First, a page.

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Date:	Tue, 16 Aug 2011 12:15:53 +0800
From:	Tao Ma <>
To:	Jiaying Zhang <>
CC:	Michael Tokarev <>,,, Jan Kara <>
Subject: Re: DIO process stuck apparently due to dioread_nolock (3.0)

Hi Jiaying,
On 08/16/2011 07:53 AM, Jiaying Zhang wrote:
> Hi Michael,
> On Mon, Aug 15, 2011 at 1:56 AM, Michael Tokarev <> wrote:
>> 15.08.2011 12:00, Michael Tokarev wrote:
>> [....]
>> So, it looks like this (starting with cold cache):
>> 1. rename the redologs and copy them over - this will
>>   make a hot copy of redologs
>> 2. startup oracle - it will complain that the redologs aren't
>>   redologs, the header is corrupt
>> 3. shut down oracle, start it up again - it will succeed.
>> If between 1 and 2 you'll issue sync(1) everything will work.
>> When shutting down, oracle calls fsync(), so that's like
>> sync(1) again.
>> If there will be some time between 1. and 2., everything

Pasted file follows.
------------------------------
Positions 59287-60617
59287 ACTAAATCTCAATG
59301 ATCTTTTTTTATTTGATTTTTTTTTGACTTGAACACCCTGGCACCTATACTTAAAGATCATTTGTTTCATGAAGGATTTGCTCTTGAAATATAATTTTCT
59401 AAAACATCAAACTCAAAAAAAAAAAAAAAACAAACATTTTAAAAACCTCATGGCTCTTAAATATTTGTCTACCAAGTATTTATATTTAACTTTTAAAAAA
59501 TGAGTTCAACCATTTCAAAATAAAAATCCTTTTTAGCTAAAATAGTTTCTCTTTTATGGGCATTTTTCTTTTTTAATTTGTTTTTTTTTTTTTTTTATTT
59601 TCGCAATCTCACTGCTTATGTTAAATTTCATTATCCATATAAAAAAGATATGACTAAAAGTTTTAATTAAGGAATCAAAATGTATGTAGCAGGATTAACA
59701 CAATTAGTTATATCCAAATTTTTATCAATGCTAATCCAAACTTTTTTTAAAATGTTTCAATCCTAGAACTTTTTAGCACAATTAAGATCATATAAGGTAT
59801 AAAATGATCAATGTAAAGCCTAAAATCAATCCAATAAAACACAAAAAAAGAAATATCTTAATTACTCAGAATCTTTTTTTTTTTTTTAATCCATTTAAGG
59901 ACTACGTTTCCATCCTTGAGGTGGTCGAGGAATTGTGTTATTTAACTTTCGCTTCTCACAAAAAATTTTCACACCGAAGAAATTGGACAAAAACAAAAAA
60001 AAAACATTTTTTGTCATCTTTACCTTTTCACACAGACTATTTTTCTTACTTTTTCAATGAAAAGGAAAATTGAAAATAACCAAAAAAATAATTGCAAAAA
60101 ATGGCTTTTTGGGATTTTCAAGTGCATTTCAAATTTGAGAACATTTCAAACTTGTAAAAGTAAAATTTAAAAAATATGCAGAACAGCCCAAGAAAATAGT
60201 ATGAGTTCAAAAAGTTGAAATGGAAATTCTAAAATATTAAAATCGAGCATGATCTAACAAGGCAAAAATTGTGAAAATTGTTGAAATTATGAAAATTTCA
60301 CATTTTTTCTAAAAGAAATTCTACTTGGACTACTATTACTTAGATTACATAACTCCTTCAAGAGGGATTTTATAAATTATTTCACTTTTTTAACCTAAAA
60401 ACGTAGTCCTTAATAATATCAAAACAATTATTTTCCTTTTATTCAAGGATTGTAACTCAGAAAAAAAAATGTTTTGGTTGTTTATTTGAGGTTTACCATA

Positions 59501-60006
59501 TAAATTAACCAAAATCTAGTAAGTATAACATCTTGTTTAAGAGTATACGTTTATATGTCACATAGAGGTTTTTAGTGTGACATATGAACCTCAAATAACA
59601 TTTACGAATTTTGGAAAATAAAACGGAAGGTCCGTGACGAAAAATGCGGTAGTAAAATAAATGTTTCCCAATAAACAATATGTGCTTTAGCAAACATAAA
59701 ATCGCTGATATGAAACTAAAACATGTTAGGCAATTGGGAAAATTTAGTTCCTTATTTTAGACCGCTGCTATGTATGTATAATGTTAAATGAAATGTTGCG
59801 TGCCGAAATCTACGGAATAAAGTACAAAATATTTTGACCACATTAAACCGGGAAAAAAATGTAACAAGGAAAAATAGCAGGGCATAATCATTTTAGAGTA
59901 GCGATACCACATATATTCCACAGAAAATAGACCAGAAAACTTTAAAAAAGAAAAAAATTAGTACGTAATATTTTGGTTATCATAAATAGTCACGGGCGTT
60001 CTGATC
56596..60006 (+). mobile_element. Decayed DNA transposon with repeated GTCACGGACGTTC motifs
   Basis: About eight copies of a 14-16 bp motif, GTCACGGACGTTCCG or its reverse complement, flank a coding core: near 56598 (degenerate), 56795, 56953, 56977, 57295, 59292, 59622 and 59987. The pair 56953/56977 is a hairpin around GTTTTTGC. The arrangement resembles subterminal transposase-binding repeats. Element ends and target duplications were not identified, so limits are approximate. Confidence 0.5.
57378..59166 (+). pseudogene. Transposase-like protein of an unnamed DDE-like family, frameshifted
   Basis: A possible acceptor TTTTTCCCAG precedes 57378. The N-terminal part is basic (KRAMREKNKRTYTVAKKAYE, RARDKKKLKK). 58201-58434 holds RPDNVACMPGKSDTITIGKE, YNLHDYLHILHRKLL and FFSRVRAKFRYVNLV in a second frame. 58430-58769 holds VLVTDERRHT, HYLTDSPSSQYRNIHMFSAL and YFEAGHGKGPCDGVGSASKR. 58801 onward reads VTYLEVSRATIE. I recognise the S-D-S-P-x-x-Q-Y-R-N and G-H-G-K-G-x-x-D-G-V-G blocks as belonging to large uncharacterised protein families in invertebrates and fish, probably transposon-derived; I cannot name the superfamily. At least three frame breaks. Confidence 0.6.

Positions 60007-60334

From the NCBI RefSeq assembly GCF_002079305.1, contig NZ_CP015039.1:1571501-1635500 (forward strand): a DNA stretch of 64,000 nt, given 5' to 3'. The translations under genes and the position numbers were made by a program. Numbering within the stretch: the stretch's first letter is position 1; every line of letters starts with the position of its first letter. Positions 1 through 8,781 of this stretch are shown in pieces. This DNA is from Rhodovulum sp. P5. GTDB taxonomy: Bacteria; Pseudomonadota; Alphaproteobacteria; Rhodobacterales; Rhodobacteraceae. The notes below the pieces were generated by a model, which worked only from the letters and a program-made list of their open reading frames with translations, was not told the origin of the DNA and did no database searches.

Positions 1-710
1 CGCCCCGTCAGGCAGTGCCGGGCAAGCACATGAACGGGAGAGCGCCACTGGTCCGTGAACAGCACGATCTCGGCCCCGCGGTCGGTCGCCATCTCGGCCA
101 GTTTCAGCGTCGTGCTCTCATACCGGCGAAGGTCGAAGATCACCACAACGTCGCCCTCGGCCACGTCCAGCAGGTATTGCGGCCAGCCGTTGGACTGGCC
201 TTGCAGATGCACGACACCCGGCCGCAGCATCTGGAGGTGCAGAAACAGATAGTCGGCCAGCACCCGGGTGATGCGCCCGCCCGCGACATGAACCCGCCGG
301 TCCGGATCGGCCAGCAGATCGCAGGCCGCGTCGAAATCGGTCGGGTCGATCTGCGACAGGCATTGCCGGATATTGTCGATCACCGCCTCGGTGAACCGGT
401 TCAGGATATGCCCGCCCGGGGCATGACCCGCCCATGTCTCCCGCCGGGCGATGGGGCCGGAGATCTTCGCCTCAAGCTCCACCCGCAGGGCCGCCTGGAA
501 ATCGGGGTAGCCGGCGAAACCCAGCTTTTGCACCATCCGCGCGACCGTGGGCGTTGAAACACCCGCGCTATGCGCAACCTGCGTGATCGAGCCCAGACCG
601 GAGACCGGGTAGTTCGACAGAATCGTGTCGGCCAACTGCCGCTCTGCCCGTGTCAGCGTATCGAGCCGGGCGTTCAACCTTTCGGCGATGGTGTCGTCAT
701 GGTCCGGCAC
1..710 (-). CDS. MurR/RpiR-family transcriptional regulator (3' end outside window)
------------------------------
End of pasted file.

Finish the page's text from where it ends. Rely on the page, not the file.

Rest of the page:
>> will work too.
>> Without dioread_nolock I can't trigger the problem no matter
>> how I tried.
>> A smaller test case.  I used redo1.odf file (one of the
>> redologs) as a test file, any will work.
>>  $ cp -p redo1.odf temp
>>  $ dd if=temp of=foo iflag=direct count=20
> Isn't this the expected behavior here? When doing
> 'cp -p redo1.odf temp', data is copied to temp through
> buffer write, but there is no guarantee when data will be
> actually written to disk. Then with 'dd if=temp of=foo
> iflag=direct count=20', data is read directly from disk.
> Very likely, the written data hasn't been flushed to disk
> yet so ext4 returns zero in this case.
Sorry, but it doesn't sound correct to me.
Say we use a buffer write to a file and then use direct i/o read, what
we expect(or at least Michael expect) is that we use read the updated
data, not the stale one. I thought of a tiny race window in ext4 here,
but need to do some test to verify and then fix it.

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